Mac Mini Server -- Replace only One drive with SSD and Boot issues

Discussion in 'Mac mini' started by DanEp, Jan 7, 2012.

  1. DanEp macrumors member

    Jan 7, 2012
    The Mac Mini Server comes with two 500GB 7200RPM drives preinstalled.

    I want to replace the easier drive to access with an SSD (drive closest to the bottom of the Mini Server).

    My question: is the boot drive the drive more difficult to access? If so, since I am NOT replacing this one, i need to tell the Mac to not boot from the 500 GB drive and to reinstall Lion Server and boot from the SSD drive.

    How can I do this?
  2. calderone macrumors 68040


    Aug 28, 2009
    I believe the boot drive is the most accessible drive.
  3. Supra Mac macrumors regular

    Jan 5, 2012
    Its best to FIRST connect your SSD externally to a usb adapter, reformat for Mac and clone with something like superduper before installing. So when you replace the drive your set with no lion reinstall.
  4. philipma1957 macrumors 603


    Apr 13, 2010
    Howell, New Jersey
    I have two servers . I would;

    a ) boot the mini. set it up.

    then b) go to shirt pocket

    down load super duper right to the oem boot drive.

    c) then clone the oem boot drive to the other internal hdd.

    d) then power down.

    e) boot with my finger on the options key of my usb keyboard

    f) 3 choices of boot drives will show up the recovery drive the oem osx and the cloned oxs pick the clone and boot

    g) turn the machine off

    h) pull the top hdd and put the ssd in

    i) boot with my finger on the option key of my keyboard.

    J) pick the no recovery option to boot. since You have a blank ssd. and one oem hdd the oem may have the clone or it may have the recovery boot and the original boot osx. it really does not matter what the drive has just don't pick the recovery option. once it boots partition the ssd and clone the hdd to it. you have the job done.
  5. Riverrun macrumors regular

    Jul 11, 2007
    The only thing is that SuperDuper clones only the Boot Drive and one loses the restoration partition. Make sure that you clone that as well.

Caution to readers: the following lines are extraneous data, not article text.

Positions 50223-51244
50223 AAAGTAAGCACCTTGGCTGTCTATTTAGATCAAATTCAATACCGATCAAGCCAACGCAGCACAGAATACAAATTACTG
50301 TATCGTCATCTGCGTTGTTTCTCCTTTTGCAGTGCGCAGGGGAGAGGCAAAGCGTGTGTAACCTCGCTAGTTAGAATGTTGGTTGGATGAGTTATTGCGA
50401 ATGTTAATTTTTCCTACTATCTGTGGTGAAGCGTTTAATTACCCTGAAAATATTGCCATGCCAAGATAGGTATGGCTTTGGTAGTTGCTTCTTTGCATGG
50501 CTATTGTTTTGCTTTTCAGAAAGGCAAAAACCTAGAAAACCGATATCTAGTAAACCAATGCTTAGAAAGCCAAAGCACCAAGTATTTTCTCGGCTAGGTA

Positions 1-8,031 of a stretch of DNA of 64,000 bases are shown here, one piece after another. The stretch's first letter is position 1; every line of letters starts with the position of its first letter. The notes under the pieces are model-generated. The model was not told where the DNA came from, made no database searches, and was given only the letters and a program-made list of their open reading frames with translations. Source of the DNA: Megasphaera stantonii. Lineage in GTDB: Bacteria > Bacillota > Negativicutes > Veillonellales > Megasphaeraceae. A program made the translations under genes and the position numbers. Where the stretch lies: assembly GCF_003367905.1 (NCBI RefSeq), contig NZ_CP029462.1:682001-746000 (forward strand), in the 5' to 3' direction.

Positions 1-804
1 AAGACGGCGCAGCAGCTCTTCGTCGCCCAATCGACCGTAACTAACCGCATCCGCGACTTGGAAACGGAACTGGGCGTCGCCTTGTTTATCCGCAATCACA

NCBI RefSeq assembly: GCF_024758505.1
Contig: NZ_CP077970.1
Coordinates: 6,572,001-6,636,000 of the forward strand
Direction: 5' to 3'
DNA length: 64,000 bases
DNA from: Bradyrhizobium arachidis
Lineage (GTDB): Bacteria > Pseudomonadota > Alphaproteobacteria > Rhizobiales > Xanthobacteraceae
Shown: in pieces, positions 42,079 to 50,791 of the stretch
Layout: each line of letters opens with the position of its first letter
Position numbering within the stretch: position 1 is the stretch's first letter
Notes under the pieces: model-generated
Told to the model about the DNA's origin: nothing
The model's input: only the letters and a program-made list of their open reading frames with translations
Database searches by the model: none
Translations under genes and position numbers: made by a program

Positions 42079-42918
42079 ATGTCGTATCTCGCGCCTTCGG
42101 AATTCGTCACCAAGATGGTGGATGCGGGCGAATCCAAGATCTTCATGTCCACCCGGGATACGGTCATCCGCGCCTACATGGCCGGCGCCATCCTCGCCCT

6. DanEp thread starter macrumors member

    Jan 7, 2012
    This seems excessively complex. Why not simply replace the top hdd with the SSD before even booting the new Mac Mini and use Lion Internet Recovery? Won't that install a full, fresh OS Lion Server including Recovery Partition?

    See: "If you happen to encounter a situation in which you cannot start from the Recovery HD, such as your hard drive stopped responding or you installed a new hard drive without Mac OS X installed, new Mac models introduced after public availability of OS X Lion automatically use the Lion Internet Recovery feature if the Recovery HD (Command-R method above) doesn't work. Lion Internet Recovery lets you start your Mac directly from Apple's Servers. The system runs a quick test of your memory and hard drive to ensure there are no hardware issues. full:

    What would the advantage of your method be? If I had been using the Mac Mini I understand that I don't want to loose my personal data or if I have a slow connection, cloning would be much faster than internet recovery, but neither of these apply in my case.

    I ordered the SSD with an external case to put the 500GB removed disk in, so I could hook up and format the SSD if there is any advantage to this over internet recovery to a raw drive.

    Thanks for you suggestions!
  7. philipma1957 macrumors 603


    Apr 13, 2010
    Howell, New Jersey

    you can do it your way. I do dozens of machines each month. if I do it your way and something is wrong I will never know if my machine worked. Since I do so many machines I know I get 1 in 20 or 1 in 30 bad machines. Since my first act is to boot if the machines does not work I know I did not break it. I return 5 to 10 machines a year out of 100> I prefer knowing that the error was apples not mine.
    If I do the install my way and then run a days worth of tests my return rate from ebay is under 5 a year. Also internet recovery is too slow for my business. Takes me 2 hours on a good download day as much as 6 on a slow day.

    The way you mention will work, in fact you can pull the top drive put it in a usb drive put the ssd in the mini and use option boot. no matter where the good hdd is the usb case or the bottom of the mini you will grab the recovery partition. use it to recover to the ssd and you are good to go.

    Since i have done a lot of servers I can tell you that the osx is not always on the same hdd.
  8. DanEp thread starter macrumors member

    Jan 7, 2012
    Thanks! Your suggested approach, as well as ensuring the system is functioning before adding memory and the SSD is what I'll do.

    Do you know which startup key combination will find os x and recovery partition (in enclosure or in either internal bay)? And is an unformatted SSD OK to start with? Again, thanks for your advise and suggestions.
  9. philipma1957 macrumors 603


    Apr 13, 2010
    Howell, New Jersey
    have an apple keyboard with usb plugged in to the mac press the option key bottom row on the right. don't take your finger off the key and press the power on the mac. wait with finger pressed and the drives will come up.

    pick the recovery partition and boot. follow prompts I have never recovered to a external drive that was not partitioned. I would try to use the recovery partition to the second internal hdd. once it recovered I would boot test it.

    At this point I know the machine has two working oem hdds that can boot. I would add my ram and then put the ssd inside.
  10. DanEp thread starter macrumors member

    Jan 7, 2012
    I ended up using a variant of philipma1957's suggested method to add ram and a replace a stock drive with an SSD. I had some challenges but all works now.

    This is what I did:

    a ) boot the new mini server. set it up using USB mouse and kbd. Make sure it works out of the box.

    b) shut it down, add 8 GB memory. boot, make sure it works.